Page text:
All of what I described above is my routine that I do probably once or more every week when I replace a nut. But I noticed something last week. Having only cut the slot to width and not yet to depth, I don't know why I checked but the G-string was flowing through the slot perfectly. It was only a .020 flat shallow slot without any taper or finese and maybe only of length of 1/16" -- a very short slot with the blank cut in the traditional Gibson style with a steep falloff at the back of the nut.

I have noticed that Gibson nuts although nearly 1/4" thick, typically have very short slots with the plain strings being fully exposed and out of the slots long before they reach the back of the nut. Is this the answer -- very short slots??? Or part of the answer???

Intermission and cartoon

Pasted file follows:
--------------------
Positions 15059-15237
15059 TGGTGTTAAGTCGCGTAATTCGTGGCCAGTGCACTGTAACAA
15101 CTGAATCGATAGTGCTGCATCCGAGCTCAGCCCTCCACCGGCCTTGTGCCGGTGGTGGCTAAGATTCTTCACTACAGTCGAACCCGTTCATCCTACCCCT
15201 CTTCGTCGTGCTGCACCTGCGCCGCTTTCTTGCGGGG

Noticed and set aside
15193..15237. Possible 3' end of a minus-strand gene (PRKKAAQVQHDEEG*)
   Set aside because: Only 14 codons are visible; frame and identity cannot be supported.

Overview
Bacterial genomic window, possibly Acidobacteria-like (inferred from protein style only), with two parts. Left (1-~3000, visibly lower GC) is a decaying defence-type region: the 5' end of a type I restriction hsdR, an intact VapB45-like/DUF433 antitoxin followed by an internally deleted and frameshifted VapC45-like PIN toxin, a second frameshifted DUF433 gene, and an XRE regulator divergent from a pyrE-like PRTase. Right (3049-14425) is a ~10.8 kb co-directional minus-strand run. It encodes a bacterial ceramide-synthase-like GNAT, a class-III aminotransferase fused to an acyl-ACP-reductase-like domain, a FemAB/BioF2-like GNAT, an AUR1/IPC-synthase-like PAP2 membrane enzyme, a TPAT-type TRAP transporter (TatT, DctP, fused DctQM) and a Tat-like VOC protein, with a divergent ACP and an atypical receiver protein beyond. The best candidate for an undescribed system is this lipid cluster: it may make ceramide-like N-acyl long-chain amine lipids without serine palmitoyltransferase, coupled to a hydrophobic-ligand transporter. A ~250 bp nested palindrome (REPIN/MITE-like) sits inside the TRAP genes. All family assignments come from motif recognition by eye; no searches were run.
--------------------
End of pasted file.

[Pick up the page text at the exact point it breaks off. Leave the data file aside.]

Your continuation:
My method for dealing with tuning instability is to tune the guitar to pitch, prestretch the strings and tune to pitch again. Bend and release a note up a full step near the 7th fret and then check the pitch on the electronic tuner and make note of the result. Then I'll press down and release on the length of string between the nut and the tuner post causing the pitch to elevate and return to pitch and again use the electronic tuner to see what has happened to the pitch. If there is a huge difference between the two measured pitches on the electronic tuner, there is a problem. In the first part of this test you are pulling the string through the nut toward the fretboard and releasing. In the second part, you are pulling the string through the nut toward the headstock. If the nut has zero friction the guitar should remain in tune. This is my way to evaluate if a nut is causing tuning instability and its a quick and easy way to do it. The difference in measured pitch between the first part and the second part is a measure of how bad things are. If you modify the slot or try a lubricant, you just repeat the test and you can immediately tell if you've done any good. You also get a bit of an indication when monitoring an electric tuner and watching how the pitch responds to movement of the tuning key but that is dependent on the health of the tuning key.